UAE Central Bank urges banks to review continuity plans amid coronavirus scare
Confirmed cases in the UAE rose to 21 on Saturday as global spread of Covid-19 continues
The Central Bank of the UAE is urging banks to review their business continuity plans as it established a committee to assess and identify solutions to mitigate the impact of the coronavirus on the country's economy.
Financial institutions are expected to implement measures such as the "re-scheduling of loans contracts, granting temporary deferrals on monthly loan payments as well as reducing fees and commissions" for customers affected by the virus, the central bank said in a statement on Saturday.
UAE banks remain well-capitalised and are in a good position to support customers affected by the virus, without "jeopardising their own safety and soundness", the statement said.
The UAE reported 21 cases of the coronavirus on Saturday as the outbreak continued to spread across the globe.
The World Health Organisation has raised the alarm on the virus to "very high" from "high" but stopped short of calling the outbreak a pandemic.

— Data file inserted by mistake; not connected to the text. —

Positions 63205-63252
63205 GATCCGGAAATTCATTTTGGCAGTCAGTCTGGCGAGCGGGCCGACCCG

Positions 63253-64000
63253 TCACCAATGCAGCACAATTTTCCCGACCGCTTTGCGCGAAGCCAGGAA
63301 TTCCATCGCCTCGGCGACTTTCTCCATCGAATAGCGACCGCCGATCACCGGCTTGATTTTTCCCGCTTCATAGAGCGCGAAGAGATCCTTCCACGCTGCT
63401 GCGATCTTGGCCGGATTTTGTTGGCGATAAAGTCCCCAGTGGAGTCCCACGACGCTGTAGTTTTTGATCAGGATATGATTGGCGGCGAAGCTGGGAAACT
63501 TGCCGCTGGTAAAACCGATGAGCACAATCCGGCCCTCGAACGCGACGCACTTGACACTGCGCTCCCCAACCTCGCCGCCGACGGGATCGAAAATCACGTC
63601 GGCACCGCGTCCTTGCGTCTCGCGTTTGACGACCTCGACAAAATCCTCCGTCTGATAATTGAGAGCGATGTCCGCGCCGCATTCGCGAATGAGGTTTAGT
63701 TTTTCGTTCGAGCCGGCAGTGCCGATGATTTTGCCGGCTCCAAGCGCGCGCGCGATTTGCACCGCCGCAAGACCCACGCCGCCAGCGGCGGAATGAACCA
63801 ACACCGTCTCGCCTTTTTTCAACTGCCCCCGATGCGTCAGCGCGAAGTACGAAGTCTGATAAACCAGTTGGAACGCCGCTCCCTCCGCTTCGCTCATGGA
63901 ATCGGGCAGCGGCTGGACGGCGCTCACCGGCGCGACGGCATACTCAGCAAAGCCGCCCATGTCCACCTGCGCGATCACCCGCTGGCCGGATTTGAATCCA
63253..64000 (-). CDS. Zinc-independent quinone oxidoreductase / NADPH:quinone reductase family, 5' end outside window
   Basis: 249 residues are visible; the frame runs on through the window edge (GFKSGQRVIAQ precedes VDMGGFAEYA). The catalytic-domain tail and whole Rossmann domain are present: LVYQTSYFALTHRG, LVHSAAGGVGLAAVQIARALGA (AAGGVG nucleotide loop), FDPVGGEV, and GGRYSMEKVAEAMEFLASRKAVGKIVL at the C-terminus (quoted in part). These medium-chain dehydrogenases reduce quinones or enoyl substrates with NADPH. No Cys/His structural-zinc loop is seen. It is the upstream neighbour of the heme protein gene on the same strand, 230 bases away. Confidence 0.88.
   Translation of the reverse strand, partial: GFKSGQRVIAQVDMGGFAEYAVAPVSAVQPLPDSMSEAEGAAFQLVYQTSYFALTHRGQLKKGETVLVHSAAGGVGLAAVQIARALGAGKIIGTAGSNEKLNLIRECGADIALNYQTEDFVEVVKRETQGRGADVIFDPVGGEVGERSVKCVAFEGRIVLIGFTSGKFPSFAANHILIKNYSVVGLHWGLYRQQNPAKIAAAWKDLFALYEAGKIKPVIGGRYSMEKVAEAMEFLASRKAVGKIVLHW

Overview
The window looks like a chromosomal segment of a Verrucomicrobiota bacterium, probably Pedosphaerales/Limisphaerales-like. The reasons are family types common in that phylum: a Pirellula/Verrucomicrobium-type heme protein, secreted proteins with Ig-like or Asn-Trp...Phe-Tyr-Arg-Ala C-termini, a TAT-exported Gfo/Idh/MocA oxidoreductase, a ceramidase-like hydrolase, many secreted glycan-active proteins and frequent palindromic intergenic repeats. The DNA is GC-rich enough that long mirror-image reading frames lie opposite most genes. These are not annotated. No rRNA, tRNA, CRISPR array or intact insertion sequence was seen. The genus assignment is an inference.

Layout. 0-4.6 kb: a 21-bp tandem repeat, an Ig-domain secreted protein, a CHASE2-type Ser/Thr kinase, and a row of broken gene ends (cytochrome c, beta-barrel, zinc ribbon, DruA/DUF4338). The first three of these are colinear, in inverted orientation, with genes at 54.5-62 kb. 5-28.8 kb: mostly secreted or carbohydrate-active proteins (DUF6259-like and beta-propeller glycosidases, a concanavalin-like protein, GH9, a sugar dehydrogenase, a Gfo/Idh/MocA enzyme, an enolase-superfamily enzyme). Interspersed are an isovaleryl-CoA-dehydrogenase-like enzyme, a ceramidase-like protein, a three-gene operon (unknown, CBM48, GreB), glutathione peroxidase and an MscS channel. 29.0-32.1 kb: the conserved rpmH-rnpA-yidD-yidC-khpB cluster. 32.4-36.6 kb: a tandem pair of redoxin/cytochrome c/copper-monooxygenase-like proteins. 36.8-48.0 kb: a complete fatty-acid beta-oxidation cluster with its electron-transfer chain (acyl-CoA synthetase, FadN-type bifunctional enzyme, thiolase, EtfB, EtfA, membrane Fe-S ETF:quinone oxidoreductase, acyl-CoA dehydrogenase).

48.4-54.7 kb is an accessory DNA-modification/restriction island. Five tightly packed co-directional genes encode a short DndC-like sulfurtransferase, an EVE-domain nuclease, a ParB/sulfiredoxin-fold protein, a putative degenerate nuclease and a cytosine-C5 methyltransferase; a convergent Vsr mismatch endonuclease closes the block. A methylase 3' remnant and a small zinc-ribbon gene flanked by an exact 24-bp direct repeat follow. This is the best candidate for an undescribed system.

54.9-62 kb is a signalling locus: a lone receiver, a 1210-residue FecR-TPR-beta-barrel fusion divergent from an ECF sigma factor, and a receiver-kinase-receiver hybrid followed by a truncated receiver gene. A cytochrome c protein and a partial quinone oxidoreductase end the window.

The virus has migrated from its source in China's Hubei province, with scores of new cases being reported in countries such as South Korea, Italy and Iran. The global death toll from the virus has topped 2,900 with the number of confirmed infection cases worldwide surpassing 84,000.
"[The] CBUAE continues to closely monitor the situation, and, if necessary, will provide additional guidance and direction," the statement said.
Central banks around the world are acknowledging the risks posed by the virus, which has disrupted supply lines and trade, leading to a rout in oil prices and stocks.
Oil prices and global stocks slumped to their worst week since 2008 as the virus spread to more than 40 countries.
The S&P 500 fell 0.8 per cent on Friday, declining more than 10 per cent over the week, while crude oil futures in New York declined 16 per cent.
The US Federal Reserve indicated it was prepared to cut interest rates, if needed, to sustain the country's longest-ever expansion, according to its chairman Jerome Powell.
Updated: February 29, 2020 04:11 PM